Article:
Facebook teams up with UN to provide Internet access to refugees.
The American social network enterprise, Facebook, has taken a measure to help refugees. CEO Mark Zuckerberg has pledged that his company would play its role to provide internet access to refugee camps. While addressing the United Nations Private Sector Forum, he stated that the company would collaborate with the intergovernmental organization to offer internet access to those who will not be allowed to utilize it elsewise, calling it an “enabler of human rights” and “force for peace.”
Zuckerberg also stated, “The Internet is more than just a network of machines; it is the key driver of social and economic progress in our time. A like or a post won’t stop a tank or bullet, but when people are connected, we have the chance to build a common global community with a shared understanding.”
The New York Times reported that Zuckerberg also pointed out that providing more people an opportunity to access the Internet would be more beneficial to the enterprise itself. He also stated, “It’s not all altruism. We all benefit when we are more connected.”
Facebook Breaking News exclaimed the CEO did not disclose details of where, how, and when the enterprise would initially let asylum seekers access Internet, but the company’s Internet.org nonprofit had been previously introduced to solve the problem. The group collaborates with telecom firms and governments for users to access Internet free of charge.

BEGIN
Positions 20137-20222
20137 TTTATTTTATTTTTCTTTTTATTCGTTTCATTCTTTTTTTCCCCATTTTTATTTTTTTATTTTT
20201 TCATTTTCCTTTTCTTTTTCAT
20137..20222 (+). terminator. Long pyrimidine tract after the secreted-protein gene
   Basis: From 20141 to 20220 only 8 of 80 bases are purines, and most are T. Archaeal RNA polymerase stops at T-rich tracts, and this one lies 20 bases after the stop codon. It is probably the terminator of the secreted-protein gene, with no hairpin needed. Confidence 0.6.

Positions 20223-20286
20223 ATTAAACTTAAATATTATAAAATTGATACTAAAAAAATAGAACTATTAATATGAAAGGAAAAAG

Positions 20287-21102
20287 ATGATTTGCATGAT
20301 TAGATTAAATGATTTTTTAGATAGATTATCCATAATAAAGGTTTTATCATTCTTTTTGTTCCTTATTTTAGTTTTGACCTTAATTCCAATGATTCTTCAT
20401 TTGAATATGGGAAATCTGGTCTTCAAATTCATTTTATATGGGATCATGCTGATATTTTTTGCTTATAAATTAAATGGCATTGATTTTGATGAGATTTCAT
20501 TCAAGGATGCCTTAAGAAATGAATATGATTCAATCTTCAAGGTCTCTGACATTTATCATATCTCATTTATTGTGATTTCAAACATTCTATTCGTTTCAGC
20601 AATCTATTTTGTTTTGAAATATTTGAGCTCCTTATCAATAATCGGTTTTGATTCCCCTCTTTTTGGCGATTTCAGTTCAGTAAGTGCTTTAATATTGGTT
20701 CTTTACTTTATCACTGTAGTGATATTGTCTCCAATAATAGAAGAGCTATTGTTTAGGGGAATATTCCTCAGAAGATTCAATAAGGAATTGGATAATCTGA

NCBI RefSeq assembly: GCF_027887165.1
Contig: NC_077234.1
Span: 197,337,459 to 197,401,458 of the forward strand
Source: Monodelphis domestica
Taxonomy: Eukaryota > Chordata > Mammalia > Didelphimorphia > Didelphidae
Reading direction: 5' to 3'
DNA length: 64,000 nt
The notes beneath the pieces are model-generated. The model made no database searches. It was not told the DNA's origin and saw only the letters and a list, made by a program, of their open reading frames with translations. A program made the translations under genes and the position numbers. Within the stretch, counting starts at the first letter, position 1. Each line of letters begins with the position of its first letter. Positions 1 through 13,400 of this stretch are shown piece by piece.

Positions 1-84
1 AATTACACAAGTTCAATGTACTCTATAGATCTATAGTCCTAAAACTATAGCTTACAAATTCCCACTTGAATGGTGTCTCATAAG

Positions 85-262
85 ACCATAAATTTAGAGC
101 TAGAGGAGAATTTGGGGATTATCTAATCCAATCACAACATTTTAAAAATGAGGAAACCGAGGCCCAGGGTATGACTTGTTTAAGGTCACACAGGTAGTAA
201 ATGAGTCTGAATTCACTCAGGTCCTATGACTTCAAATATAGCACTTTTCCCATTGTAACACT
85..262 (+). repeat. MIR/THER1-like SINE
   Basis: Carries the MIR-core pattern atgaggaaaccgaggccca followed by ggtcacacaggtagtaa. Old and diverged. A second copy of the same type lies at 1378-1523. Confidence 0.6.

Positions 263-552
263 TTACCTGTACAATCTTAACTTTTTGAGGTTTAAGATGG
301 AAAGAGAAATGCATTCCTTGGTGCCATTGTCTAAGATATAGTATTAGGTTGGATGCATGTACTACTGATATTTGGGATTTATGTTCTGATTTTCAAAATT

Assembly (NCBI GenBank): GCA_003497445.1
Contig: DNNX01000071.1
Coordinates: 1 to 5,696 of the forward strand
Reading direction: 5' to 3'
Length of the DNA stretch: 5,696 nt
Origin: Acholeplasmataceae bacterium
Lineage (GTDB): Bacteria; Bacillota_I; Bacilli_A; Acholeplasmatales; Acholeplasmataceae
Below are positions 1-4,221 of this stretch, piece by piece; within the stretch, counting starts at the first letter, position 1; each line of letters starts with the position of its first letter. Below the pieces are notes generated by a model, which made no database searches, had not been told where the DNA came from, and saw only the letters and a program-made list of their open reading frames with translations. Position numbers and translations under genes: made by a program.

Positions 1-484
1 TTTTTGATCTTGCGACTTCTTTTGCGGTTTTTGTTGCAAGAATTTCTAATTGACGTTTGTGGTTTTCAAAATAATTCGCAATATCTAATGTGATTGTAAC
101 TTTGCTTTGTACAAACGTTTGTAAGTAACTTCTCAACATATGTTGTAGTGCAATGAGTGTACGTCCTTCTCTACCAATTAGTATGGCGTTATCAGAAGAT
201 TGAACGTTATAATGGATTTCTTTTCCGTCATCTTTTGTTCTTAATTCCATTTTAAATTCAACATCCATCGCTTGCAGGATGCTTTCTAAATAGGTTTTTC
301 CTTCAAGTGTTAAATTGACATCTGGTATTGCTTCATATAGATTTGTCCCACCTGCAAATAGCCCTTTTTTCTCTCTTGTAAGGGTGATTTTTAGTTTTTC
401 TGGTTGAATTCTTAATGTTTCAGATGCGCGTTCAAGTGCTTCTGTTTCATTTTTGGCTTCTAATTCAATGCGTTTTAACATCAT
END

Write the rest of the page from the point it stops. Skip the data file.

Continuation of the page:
Facebook News affirmed that the General Assembly building of United Nations has recently exhibited components of the organization’s internet-supporting drone, a huge product equivalent to the size of a passenger air craft that Zuckerberg stated would ultimately fly unpiloted around the globe, providing Wi-Fi signal to areas that have insufficient internet access.
The social media giant has called internet access “essential” for the less developed world, but experts have criticized Internet.org initiative as violating net neutrality, channeling users into preferred applications and facilities.
Facebook News today reported that offering internet access to refugees is just one part of the company’s plan. Google is participating in similar ventures, utilizing high-altitude balloons. Critics of these measures have stated that companies are interested in benefitting from growing pool of people employing their services, which principally earn money from advertising.
Others have complained that these companies are also making efforts to develop de facto monopolies on Internet access. It is probable that Zuckerberg’s announcement would be welcomed by human rights organizations. Facebook should offer Internet access to refugees while meeting the expectations of its fans.